If you want a combination of small and fabulous, I guess I would pick Cal Tech in the #1 spot there. There are other great small programs, but no name recognition. I guess somebody who went to MIT would want to claim they're small too, I don't know. A midwestern school with a powerful reputation for chemical engineers would be Wisconsin. But of course that's not small. Internet says 100 chemical engineers produced per year (that's what "not small" looks like). Obviously you know everybody in a class like that.
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LuckyGuy
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Re: Suggestions for good colleges

Post by LuckyGuy »

My wife and I are both retired chemical engineers. Both of our kids are engineering majors (not chemical), currently in college but close to graduating.

I recommend that you highly value a great co-op program when choosing a college. There are a large number of benefits your child will learn during their co-op. And the big plus is that the student might have a job when graduating, if they choose that path.
Nowizard
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Re: Suggestions for good colleges

Post by Nowizard »

+1 LuckyGuy. Provides a combination of finding a fit with potential job opportunity.

Tim
KlangFool
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Re: Suggestions for good colleges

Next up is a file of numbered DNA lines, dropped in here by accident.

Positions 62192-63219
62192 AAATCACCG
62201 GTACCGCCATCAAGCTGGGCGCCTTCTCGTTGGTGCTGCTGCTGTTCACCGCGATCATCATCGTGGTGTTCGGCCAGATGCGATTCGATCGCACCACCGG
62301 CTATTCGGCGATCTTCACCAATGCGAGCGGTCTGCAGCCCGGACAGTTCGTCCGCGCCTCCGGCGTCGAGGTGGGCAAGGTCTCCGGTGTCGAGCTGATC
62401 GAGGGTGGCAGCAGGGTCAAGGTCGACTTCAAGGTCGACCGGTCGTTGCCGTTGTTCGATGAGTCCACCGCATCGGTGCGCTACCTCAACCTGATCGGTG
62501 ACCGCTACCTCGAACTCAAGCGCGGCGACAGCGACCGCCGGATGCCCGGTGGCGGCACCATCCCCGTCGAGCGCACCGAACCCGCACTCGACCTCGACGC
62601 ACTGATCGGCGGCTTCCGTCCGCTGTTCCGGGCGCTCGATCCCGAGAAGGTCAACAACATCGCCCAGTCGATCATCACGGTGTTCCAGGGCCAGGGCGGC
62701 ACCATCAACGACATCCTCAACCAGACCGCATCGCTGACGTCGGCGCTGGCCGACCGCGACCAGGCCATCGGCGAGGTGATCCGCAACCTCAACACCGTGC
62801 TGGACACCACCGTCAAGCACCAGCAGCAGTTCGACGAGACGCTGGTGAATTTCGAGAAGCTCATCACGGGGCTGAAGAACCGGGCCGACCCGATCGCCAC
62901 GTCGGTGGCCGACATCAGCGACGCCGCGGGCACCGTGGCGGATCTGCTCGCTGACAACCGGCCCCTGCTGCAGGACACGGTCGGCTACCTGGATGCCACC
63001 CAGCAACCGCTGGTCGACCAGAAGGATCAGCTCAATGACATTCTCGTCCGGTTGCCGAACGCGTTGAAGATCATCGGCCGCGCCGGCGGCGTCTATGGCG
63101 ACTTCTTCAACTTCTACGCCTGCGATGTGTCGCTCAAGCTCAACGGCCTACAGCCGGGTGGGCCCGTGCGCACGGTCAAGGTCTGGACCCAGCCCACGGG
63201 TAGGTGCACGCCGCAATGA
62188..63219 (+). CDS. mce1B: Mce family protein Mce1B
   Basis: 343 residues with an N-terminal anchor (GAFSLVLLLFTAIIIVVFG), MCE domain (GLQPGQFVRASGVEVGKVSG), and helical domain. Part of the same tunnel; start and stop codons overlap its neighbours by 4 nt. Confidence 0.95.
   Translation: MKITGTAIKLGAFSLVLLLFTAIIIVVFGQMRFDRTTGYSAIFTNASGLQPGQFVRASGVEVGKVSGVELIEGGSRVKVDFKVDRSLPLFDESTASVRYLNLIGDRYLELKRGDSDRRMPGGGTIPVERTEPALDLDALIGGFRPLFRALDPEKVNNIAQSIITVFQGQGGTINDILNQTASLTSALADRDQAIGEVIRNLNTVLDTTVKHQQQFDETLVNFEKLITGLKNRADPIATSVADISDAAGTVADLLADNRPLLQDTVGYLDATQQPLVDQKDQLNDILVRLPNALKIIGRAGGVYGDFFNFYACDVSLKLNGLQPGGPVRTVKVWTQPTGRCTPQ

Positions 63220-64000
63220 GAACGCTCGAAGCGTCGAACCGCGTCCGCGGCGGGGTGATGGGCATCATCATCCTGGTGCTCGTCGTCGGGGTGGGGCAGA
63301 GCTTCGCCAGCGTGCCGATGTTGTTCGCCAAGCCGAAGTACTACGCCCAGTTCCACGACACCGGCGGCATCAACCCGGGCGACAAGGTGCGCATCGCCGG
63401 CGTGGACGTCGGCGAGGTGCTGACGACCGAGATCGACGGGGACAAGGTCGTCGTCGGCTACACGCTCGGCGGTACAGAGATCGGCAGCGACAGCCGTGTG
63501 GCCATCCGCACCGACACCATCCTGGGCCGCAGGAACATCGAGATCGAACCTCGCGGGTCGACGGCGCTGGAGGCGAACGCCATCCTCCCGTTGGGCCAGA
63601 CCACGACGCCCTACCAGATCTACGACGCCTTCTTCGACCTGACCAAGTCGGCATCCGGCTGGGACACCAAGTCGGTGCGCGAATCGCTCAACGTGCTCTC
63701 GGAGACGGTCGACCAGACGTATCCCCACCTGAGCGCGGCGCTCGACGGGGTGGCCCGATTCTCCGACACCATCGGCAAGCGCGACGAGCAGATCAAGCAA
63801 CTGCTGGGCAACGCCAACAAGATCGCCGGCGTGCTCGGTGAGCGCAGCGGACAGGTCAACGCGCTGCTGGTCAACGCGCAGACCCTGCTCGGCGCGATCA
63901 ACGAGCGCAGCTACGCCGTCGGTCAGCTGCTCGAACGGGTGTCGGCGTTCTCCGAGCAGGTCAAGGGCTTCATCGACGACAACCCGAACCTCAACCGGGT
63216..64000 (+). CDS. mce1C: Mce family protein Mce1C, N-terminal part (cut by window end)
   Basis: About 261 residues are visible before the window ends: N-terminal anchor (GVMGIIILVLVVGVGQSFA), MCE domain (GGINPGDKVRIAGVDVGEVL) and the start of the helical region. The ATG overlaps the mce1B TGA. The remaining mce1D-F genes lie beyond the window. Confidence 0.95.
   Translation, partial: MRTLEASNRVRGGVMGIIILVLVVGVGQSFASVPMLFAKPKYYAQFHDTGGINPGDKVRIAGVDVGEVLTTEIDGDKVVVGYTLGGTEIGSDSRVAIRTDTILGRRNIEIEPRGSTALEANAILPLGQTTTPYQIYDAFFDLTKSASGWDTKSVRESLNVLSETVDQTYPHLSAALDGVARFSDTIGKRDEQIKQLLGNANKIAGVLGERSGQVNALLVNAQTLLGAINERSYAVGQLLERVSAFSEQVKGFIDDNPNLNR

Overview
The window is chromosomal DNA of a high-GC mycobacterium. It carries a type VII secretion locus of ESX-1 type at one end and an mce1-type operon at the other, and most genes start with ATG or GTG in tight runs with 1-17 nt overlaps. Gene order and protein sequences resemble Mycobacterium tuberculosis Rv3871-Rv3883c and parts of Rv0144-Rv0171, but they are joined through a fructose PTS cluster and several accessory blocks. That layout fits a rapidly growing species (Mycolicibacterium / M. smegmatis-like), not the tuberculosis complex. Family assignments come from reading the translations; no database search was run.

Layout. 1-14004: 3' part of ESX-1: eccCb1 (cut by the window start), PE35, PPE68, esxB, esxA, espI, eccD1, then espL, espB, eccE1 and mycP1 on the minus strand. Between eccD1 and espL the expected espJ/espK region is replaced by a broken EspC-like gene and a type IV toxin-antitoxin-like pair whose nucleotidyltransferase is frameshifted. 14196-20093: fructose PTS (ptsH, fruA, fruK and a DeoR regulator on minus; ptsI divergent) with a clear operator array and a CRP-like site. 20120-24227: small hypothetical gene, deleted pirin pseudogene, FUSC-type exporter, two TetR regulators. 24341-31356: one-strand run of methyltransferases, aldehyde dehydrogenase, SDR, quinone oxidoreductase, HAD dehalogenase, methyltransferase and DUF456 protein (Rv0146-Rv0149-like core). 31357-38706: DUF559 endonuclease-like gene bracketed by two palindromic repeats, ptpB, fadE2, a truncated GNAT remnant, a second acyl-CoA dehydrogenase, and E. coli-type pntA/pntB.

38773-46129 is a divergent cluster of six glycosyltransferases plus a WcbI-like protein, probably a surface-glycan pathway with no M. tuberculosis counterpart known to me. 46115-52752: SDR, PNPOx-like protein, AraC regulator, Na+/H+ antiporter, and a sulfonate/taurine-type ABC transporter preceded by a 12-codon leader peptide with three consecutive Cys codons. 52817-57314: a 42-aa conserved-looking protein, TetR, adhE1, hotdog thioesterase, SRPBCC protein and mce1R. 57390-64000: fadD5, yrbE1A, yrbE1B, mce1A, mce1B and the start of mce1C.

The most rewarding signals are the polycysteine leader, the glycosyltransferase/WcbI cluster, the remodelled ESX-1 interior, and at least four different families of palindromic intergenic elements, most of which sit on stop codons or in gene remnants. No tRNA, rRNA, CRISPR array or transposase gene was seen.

Post by KlangFool »

sidartvader wrote: Thu May 12, 2022 7:52 am
Thank you so much for your replies. Someone mentioned budget - at this point, we know she will not qualify for any financial aid,
sidartvader,

She does not qualify for need-based financial aids. But, as a female with good scores aiming for a STEM degree, she may qualify for merit-based financial aids.

For example, if she can get into Rice university, she probably qualify for some merit-based financial aid.

https://financialaid.rice.edu/types-aid ... holarships

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Watty
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Re: Suggestions for good colleges

Post by Watty »

Jack FFR1846 wrote: Thu May 12, 2022 7:11 am Fit is important.
+1000

One quote I remember from when I was helping my son with his college selection was something like, "Helping your kid select a college is not about selecting the best college, it is about selecting the college that is the best fit for your kid."

One other thing to research is that she might be tempted to get a BS in Chemistry instead of an engineering degree. Be sure to research the job prospects for that since as I recall people have posted about there being limited career paths with just an undergraduate degree in Chemistry. That is apparently very different than Chemical Engineering. Not all STEM degrees are in high demand.
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Re: Suggestions for good colleges

Post by CoastLawyer2030 »

It is hard to respond to this open-ended of an inquiry, so my criteria would be two-fold:

1. Go somewhere that matches her personality (others have alluded to this as "fit"). I like anonymity so a big state school was for me. Some like the private school feel where it is basically a bigger high school. Etc.

2. Go where she eventually wants to work. This is less important than it used to be but it if you want to work in Ohio then go to Ohio State; if you want to work in North Carolina then go to UNC/Duke/NCSU/Wake/etc.
Valuethinker
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Re: Suggestions for good colleges

Post by Valuethinker »